19 nov. 2014

The One I Love (7/10): Duplass delivers a unique premise once again

"You can't buy a gorilla."
I avoided all commentaries and trailers of this film because I had heard the less you know about it, the better. The high rating that critics were giving The One I Love was what attracted me to it, and I took their advice of trying to stay away from any further comments. That is perhaps one of the reasons why I was able to enjoy the twist in this romantic tale of a struggling couple who are trying to save their marriage. My review will be spoiler free because I want everyone to experience it kind of like in the same way I did. The premise might seem like a simple one, but the truth of the matter is that it is inventive. This is the feature directorial debut from Charlie McDowell who delivers a solid film, and it is also the first screenplay written by Justin Lader which explores marriage in a rather inventive and engaging way. 

I felt like The One I Love explored these issues of marriage in a similar way to what Gone Girl did (although without the thrills) in that we sometimes tend to idealize our partner in a relationship. Perhaps it has to do with how love and marriage is sold in our society as something we receive rather than on something we give. Love isn’t just about what my partner could do for me, and that leads us to idealize what we want that other person to be like instead of accepting him or her for who he or she is. We expect each other to fulfill a certain role in marriage and sometimes that leads to a false idealization. The exploration of love and marriage in this film makes us think about these issues by introducing an inventive concept which may work for some, but turn others off. It worked for me better conceptually than how it was executed. I did find some problems with the narrative in the way some things were explained, but I can’t get into those issues because I’d have to spoil the film in order to do so. But there is one particular scene that takes place in a room involving a computer that sort of felt misplaced. However as a relationship drama the film does succeed by making you think of certain issues and it will have you discussing several scenes with your spouse or friends after the movie is over. It was a very satisfying experience for me and I did enjoy the ending.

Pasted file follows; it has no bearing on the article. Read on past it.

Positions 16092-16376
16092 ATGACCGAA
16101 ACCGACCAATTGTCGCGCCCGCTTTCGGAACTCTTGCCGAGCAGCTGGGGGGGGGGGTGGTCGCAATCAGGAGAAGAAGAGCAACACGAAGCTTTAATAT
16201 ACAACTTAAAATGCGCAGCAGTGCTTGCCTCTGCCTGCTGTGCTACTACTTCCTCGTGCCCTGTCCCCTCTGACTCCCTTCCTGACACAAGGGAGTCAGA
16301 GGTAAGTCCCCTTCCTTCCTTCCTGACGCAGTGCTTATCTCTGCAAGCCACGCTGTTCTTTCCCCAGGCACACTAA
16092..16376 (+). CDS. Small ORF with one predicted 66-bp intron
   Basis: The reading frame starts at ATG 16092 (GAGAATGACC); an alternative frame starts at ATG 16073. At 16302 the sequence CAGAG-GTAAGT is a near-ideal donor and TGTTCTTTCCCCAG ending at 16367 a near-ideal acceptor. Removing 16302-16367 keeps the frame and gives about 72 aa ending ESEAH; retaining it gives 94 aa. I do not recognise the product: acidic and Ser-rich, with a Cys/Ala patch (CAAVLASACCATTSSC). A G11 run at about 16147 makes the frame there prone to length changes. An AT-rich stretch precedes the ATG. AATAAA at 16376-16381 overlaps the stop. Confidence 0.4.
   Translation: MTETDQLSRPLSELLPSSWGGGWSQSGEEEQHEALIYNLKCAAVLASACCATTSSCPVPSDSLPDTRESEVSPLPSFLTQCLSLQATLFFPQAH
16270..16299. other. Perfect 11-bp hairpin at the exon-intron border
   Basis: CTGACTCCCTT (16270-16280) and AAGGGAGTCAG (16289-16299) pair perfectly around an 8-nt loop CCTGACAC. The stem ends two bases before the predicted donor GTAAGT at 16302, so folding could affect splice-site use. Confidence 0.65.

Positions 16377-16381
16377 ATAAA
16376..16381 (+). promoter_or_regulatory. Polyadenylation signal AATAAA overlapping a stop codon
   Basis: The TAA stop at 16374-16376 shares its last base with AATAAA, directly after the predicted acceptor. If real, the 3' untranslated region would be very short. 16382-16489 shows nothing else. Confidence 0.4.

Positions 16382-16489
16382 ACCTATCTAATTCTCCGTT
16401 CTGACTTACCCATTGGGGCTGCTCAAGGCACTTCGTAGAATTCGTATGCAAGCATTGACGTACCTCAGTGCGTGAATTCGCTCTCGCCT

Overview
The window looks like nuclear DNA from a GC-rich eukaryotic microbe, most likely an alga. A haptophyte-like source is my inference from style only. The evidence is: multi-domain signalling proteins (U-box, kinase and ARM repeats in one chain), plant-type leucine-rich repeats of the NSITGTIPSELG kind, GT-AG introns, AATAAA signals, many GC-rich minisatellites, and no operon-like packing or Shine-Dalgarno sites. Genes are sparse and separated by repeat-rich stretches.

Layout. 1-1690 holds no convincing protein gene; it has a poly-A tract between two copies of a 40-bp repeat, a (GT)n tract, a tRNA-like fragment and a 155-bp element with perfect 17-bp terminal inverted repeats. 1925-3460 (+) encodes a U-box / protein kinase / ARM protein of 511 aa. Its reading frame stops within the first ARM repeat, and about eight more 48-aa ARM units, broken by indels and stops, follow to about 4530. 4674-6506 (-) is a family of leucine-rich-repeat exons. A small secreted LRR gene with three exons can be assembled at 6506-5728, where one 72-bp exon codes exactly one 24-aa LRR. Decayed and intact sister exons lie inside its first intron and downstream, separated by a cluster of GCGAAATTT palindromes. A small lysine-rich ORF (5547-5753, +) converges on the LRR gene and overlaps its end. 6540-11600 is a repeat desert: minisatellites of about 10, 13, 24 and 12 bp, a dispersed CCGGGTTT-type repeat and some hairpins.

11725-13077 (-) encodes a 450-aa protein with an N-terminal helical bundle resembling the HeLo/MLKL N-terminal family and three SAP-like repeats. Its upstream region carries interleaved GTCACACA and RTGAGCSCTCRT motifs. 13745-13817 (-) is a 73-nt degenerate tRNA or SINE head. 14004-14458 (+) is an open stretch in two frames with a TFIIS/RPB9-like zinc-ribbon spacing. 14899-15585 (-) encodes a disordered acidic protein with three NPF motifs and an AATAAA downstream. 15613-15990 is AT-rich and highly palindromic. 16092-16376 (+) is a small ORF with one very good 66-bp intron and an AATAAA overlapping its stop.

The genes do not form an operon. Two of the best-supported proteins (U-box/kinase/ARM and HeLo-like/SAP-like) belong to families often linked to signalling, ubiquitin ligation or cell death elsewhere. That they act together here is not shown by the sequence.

The performances in this film are great. It centers almost entirely on the performances from Elisabeth Moss and Mark Duplass. Ted Danson has a small role in the beginning of the film, but from then on the chemistry between the two lead roles is the basis of the movie. Elisabeth Moss and Mark Duplass give impressive performances here which feel authentic. They feel like a real married couple and the tension between them during this moment of crisis is authentic without being melodramatic. The setup is believable which is a must for a film that is exploring love and marriage. It is an artful and funny film. Duplass is known for starring in these unique films, but I enjoyed this a little less than I did Safety Not Guaranteed and Your Sister’s Sister. It’s still a very refreshing film which does tackle the issues of intimacy and marriage pretty well. 

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